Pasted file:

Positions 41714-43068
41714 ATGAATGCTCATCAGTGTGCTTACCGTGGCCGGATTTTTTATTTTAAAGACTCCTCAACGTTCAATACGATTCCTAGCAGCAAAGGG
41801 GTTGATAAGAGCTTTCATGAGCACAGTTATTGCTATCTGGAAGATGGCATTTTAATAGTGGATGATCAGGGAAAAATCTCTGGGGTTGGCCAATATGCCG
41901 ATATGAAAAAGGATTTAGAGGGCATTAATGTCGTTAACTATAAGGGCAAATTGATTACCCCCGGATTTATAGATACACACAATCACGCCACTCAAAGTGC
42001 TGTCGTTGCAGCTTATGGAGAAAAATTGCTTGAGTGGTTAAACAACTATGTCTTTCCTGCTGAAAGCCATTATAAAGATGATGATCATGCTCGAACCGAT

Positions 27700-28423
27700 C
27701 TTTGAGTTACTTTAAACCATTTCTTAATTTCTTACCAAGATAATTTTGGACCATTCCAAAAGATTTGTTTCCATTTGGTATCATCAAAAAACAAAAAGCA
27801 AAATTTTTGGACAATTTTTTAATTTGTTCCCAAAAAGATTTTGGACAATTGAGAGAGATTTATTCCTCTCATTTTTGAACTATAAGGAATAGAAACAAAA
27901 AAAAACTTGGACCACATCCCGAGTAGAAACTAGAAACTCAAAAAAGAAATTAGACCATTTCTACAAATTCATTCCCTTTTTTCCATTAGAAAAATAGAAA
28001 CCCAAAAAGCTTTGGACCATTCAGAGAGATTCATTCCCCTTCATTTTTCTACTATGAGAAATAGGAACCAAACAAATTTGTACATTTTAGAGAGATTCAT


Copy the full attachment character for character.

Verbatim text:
Positions 41714-43068
41714 ATGAATGCTCATCAGTGTGCTTACCGTGGCCGGATTTTTTATTTTAAAGACTCCTCAACGTTCAATACGATTCCTAGCAGCAAAGGG
41801 GTTGATAAGAGCTTTCATGAGCACAGTTATTGCTATCTGGAAGATGGCATTTTAATAGTGGATGATCAGGGAAAAATCTCTGGGGTTGGCCAATATGCCG
41901 ATATGAAAAAGGATTTAGAGGGCATTAATGTCGTTAACTATAAGGGCAAATTGATTACCCCCGGATTTATAGATACACACAATCACGCCACTCAAAGTGC
42001 TGTCGTTGCAGCTTATGGAGAAAAATTGCTTGAGTGGTTAAACAACTATGTCTTTCCTGCTGAAAGCCATTATAAAGATGATGATCATGCTCGAACCGAT

Positions 27700-28423
27700 C
27701 TTTGAGTTACTTTAAACCATTTCTTAATTTCTTACCAAGATAATTTTGGACCATTCCAAAAGATTTGTTTCCATTTGGTATCATCAAAAAACAAAAAGCA
27801 AAATTTTTGGACAATTTTTTAATTTGTTCCCAAAAAGATTTTGGACAATTGAGAGAGATTTATTCCTCTCATTTTTGAACTATAAGGAATAGAAACAAAA
27901 AAAAACTTGGACCACATCCCGAGTAGAAACTAGAAACTCAAAAAAGAAATTAGACCATTTCTACAAATTCATTCCCTTTTTTCCATTAGAAAAATAGAAA
28001 CCCAAAAAGCTTTGGACCATTCAGAGAGATTCATTCCCCTTCATTTTTCTACTATGAGAAATAGGAACCAAACAAATTTGTACATTTTAGAGAGATTCAT